The brushed stainless finish is beautiful and easy to wipe clean. The handle-in-front work bowl design is accessible to me (right-handed) and him (left-handed) equally. The machine doesn’t take up a huge amount of counter space, and sits securely without “walking” or shimmying even when processing heavy foods.

The work bowl has a HUGE opening that principally reduces pre-prep knife time. However, you are not stuck using the huge opening all the time. The pusher has a littler round “sub-pusher” in it that provides a littler opening for keeping long vegetables upright or for adding liquids while in motion. The lid is secure but may be got rid of and substituted easily. Everything fits stably and securely on the motor base. Work bowl, lid, and pusher work together to make sure you are not exposed to sharp edges or flying feed (so long as you don’t stick your hand down the pusher opening). At 9 cups, the work bowl is the perfective size (7 cups is just hardly too little for good processing, I’ve found).

The original thing I made with the processor was a turkey salad with leftovers from Christmas dinner. Big chunks of onion, celery, and green pepper chopped evenly in a few pulses using the S blade. Big chunks of cooked turkey chopped evenly and with no problems or difficulties without pureeing. The included spatula got all the feed out of the work bowl quickly without making a mess. I made homemade mayonnaise (successful my basi time ever with homemade mayo) according to the recipe in the documentation, and threw in numerous herbs to mince while it was processing. I sliced a cucumber with the slicing disk and was startled how quickly it went through.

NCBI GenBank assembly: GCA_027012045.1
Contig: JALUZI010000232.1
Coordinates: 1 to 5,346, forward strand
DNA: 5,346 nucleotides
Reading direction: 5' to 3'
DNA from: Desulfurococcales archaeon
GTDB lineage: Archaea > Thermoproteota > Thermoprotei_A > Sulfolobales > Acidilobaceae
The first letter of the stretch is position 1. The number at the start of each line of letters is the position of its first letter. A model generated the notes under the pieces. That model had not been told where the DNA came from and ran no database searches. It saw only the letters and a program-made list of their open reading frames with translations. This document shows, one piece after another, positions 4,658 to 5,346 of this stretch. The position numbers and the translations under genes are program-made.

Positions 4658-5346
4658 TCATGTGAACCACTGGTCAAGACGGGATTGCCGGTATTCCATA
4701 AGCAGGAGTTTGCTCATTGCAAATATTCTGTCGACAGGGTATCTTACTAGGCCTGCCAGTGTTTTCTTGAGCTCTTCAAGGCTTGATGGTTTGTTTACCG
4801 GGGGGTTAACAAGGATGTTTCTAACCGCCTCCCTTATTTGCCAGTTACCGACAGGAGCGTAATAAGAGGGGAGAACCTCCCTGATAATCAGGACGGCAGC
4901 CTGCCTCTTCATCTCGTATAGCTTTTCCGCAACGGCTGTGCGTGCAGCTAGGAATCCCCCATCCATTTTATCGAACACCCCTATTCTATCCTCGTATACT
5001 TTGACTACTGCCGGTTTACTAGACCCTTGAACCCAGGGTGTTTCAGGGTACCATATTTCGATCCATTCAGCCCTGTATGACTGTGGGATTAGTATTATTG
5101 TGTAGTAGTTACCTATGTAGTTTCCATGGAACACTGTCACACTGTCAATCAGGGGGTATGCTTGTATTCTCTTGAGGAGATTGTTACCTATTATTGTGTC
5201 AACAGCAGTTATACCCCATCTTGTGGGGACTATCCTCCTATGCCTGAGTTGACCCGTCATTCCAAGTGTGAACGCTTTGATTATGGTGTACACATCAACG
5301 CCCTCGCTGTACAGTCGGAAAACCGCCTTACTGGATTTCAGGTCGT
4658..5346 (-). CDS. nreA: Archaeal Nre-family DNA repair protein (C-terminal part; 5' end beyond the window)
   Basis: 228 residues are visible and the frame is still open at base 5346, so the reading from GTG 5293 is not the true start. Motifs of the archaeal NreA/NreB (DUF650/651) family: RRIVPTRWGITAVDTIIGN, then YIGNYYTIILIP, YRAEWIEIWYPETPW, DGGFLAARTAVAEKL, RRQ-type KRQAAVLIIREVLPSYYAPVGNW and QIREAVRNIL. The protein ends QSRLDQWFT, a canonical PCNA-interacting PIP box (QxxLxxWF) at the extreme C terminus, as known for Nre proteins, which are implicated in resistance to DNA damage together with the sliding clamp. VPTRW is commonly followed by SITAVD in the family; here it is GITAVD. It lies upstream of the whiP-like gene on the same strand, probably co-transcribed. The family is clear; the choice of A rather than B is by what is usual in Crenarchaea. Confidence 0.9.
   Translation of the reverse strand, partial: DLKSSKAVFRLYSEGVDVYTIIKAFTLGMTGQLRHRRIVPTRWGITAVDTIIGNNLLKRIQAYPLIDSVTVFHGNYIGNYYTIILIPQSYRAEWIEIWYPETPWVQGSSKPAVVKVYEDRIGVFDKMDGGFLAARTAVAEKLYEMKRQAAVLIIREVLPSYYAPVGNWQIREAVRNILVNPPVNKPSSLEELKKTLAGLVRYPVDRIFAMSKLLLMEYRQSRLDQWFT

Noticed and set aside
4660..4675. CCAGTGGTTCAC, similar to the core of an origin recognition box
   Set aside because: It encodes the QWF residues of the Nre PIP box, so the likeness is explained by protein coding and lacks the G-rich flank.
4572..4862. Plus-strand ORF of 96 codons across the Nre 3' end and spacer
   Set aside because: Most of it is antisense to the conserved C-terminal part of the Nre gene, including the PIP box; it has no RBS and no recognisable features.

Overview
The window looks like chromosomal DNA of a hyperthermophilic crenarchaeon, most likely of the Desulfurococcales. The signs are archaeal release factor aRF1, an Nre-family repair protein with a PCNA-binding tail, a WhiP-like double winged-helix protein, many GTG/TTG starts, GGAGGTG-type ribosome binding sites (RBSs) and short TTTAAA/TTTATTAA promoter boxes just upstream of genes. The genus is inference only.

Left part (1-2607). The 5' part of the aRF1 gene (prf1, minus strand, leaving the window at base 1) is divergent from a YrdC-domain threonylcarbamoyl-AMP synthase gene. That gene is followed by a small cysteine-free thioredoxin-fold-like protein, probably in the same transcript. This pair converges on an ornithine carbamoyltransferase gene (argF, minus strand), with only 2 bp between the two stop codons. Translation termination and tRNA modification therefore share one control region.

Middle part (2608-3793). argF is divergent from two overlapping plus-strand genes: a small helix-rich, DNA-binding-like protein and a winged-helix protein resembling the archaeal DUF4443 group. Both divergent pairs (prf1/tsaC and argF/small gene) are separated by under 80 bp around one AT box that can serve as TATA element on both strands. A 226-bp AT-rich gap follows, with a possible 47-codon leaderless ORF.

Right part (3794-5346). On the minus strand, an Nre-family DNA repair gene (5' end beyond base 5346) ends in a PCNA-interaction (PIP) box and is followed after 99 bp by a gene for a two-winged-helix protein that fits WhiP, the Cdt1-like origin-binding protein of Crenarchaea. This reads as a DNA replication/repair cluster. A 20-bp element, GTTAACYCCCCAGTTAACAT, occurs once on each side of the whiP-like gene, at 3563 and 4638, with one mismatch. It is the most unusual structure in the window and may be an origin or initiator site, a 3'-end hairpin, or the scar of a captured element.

My fiancé walked in and said, “Wow, are you already done with that? I didn’t even listen you.” (The machine is quieter than my blender.) While I plated the salad, he washed the elements speedily with a soapy sponge and was astonished how easy it was.